Attached are some ideas to develop the language of thinking and a growth mindset at home.
SMA Negeri 7 Denpasar visiting our campus.
CCS welcomed students and teachers from SMA Negeri 7 Denpasar, our partner school last Wednesday. CCS students worked collaboratively with students from SMA Negeri 7 Denpasar participating in cultural activities, such as cooking Sumatran food called empek-empek in the Cantina and learning and performing traditional dances from Bali and Sumatra. They also played a mixed volleyball match with players from CCS and SMA Negeri 7 Denpasar.
Ms Kellie Savage.
16+ BSSA Senior Friendly Volleyball Tournament
Well done to all 16+ BSSA volleyball players for their efforts in the Senior Friendly Volleyball Tournament at CCS on Thursday! It was a great night played in excellent spirit, coupled with some impressive performances. You can all go into your Finals tournament with confidence!
Thank you to the PE staff (and Ms.Urban) for coaching, refereeing and organising the tournament; students and staff that came out to support; and all the students that helped scorekeep across the large number of games.
A special well done to our girls teams who came in overall 1st and 2nd places in the girls competition. See the pictures below for the final results.’
2nd Annual Community Assist Basketball Tournament
By: Khya Sumarto & Anastasia Feklistova
The Community Assist Basketball Tournament is now one of the most known events that CCS hosts. The idea for this event started out last year and current Year 13 students Kayla, Nour and Leland took on the planning of it as a CAS project. After an incredibly successful event, this became a perfect example of a CAS project future students can relate to. A reminder of what a CAS project is, it is a collaborative, well-considered series of sequential CAS experiences, engaging students in one or more of the CAS strands of creativity, activity, and service. It is a mandatory assignment for students in the DP, which is vital to a student’s success in passing the CAS programme. As this is now an annual event, it is a great CAS opportunity for students interested in the aspect of event organisation, marketing and management.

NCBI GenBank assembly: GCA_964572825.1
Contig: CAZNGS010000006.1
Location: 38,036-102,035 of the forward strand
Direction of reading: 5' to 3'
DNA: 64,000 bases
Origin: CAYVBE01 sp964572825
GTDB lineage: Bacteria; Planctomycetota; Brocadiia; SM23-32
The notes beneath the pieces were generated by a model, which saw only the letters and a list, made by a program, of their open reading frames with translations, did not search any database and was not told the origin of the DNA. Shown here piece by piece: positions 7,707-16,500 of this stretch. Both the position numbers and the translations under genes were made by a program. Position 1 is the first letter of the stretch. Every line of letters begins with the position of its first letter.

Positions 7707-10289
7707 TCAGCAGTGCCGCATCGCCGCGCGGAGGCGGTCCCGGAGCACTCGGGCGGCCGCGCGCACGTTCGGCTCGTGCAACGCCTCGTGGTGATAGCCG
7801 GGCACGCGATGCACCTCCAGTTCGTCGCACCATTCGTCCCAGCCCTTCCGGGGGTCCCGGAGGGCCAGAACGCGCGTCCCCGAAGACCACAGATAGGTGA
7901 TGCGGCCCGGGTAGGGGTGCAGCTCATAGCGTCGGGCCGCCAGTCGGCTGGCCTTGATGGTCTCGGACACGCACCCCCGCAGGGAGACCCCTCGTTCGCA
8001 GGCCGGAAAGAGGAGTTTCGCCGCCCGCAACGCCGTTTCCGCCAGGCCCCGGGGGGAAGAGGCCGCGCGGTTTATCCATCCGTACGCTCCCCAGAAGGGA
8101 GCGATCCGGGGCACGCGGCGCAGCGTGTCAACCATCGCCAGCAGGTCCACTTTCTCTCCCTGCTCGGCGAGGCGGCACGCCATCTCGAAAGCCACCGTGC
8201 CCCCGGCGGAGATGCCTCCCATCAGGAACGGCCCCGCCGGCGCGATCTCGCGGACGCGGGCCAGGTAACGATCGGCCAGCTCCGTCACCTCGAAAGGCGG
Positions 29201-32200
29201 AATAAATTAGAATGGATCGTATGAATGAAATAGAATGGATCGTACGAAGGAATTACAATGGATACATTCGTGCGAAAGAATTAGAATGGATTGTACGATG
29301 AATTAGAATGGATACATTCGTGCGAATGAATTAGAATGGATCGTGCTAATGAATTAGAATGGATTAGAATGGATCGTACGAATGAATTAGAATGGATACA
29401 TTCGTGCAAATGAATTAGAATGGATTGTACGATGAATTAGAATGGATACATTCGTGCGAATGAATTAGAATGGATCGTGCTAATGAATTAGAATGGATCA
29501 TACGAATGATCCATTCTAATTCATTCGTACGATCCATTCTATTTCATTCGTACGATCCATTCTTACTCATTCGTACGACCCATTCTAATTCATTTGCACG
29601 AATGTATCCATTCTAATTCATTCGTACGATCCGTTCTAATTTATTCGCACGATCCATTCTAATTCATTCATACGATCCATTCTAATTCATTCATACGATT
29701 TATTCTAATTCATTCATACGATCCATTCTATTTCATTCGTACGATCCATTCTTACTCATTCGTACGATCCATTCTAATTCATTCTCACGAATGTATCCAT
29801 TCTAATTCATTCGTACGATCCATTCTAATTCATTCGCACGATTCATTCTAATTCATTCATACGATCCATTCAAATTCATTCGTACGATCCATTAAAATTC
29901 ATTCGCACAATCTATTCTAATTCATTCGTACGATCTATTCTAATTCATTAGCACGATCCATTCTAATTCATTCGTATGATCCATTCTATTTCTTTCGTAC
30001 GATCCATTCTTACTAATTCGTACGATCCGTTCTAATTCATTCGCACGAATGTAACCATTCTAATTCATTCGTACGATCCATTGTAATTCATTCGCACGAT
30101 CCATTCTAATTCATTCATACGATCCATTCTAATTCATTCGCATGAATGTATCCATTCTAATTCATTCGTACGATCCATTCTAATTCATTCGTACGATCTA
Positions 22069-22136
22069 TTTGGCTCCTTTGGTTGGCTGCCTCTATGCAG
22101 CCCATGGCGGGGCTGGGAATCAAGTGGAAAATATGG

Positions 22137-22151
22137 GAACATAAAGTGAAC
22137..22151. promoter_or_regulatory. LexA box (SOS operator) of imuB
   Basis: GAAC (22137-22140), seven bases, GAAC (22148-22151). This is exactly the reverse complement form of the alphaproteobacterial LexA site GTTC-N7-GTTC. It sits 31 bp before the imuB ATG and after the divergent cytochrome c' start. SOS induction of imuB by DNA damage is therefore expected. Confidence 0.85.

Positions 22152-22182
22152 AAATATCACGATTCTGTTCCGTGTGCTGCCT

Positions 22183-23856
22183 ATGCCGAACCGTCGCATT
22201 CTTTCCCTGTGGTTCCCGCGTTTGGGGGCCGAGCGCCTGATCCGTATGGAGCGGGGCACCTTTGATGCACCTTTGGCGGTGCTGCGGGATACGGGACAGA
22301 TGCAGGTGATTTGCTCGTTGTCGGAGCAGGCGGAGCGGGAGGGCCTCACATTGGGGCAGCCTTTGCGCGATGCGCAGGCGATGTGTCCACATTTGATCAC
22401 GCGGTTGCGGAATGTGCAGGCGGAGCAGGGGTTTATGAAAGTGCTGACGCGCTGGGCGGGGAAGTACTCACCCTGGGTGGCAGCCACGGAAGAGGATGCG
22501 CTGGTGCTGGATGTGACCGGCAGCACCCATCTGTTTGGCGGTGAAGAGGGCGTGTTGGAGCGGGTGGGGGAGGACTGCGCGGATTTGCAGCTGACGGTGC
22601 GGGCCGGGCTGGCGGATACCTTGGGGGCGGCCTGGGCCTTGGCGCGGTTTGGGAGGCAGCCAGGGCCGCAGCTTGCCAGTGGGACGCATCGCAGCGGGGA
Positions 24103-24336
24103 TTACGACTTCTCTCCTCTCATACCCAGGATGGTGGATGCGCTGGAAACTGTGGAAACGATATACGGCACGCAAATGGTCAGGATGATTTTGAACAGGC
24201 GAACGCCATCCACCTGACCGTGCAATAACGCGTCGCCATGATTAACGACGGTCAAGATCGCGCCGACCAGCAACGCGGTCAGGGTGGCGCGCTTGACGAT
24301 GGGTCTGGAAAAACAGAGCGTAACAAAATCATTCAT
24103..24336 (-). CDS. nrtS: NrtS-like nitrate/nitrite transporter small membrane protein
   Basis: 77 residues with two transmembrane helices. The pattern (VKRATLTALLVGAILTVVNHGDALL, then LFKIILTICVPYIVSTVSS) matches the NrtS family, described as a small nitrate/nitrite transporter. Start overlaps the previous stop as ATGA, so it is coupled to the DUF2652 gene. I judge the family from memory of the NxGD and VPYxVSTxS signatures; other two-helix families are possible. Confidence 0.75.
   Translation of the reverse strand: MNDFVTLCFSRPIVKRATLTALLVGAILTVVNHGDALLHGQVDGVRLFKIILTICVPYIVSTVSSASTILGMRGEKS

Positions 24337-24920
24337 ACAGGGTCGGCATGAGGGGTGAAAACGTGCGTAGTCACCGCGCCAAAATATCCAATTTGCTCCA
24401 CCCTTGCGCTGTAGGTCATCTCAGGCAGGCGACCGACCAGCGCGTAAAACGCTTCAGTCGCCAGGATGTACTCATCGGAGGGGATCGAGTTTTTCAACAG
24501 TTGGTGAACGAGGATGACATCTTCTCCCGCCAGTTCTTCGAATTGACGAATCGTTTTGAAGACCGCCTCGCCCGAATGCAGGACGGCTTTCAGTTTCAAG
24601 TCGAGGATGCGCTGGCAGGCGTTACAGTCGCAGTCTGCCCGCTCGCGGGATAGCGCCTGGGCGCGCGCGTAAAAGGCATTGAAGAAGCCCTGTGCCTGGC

This year, multiple Year 12 students took on the event as their own CAS project, with the mentoring by the original Year 13 students, the event was yet another success. Even if some students are not interested in this being their CAS project, it can still be a great, one day experience since there are a lot of opportunities to volunteer on the day of the event.
We interviewed Noa, a Year 12 student participating in her first year of IB and CAS. This is what she had to say about the event and her project; “My project was organising the Second Annual Indosole x CCS x PNNY Basketball Tournament. This biggest challenge I faced during this project was getting in contact with the businesses and trying to persuade them to sponsor our event. This project was about raising awareness about the devastating plastic problem in Bali and addressing the effects of the Lombok earthquakes. Our goal was to raise over 100 million rupiah (IDR) and donate all the proceedings made via ticket sales and raffles to Pulau Plastik (a plastic awareness campaign by Kopernik) and The Shelter Project. Overall I think this event was really successful, we raised a lot of money and had a great turnout throughout the day. The atmosphere was fantastic and everybody had a great time volunteering for a great cause.” We asked Noa for any tips or suggestions she could make to anybody wanting to get involved next year: “If you’re getting involved next year I would definitely suggest making sure you follow any deadlines your mentor gives you so you don’t fall behind as this project is very time-consuming and strenuous if not kept up to date. However, the outcome is very rewarding and I encourage everybody to be a part of this great project”.
As the Community Assist event will be coming back next year, we highly encourage current Year 12 students to step up next year and take on the same roles of mentors to ensure a smooth transition into next year’s success. Additionally, it is important to remember to write all the needed reflections, whether this is a CAS project or an experience, as reflection are just as vital to passing the CAS programme.
Nov 21 – Joep, Year 7CC
Nick, Year 7CC
Nov 22 – Gemma, Year 12HB
Nov 23 – Veronika, Year 7SG
Nov 24 – Willow, Year 6S
Aliyah, Year 7CC
Nov 25 – Anouchka, Year 9MM
Azel, Year 13SB
Nov 26 – Aurelle, Year 11AM
22 November – FoCCS Bake Sale, Year 6
Primary Assembly, MFH, 1.35pm, ASA Music.
4 December – BSSA Junior Finals
6 December – Sunset Concert event
11 December – GR Showcase
12 December – BSSA Senior Finals
“LTGB” Production, Matinee – 11:30 am, Evening – 6.30 pm.
13 December – End of Term ½ Day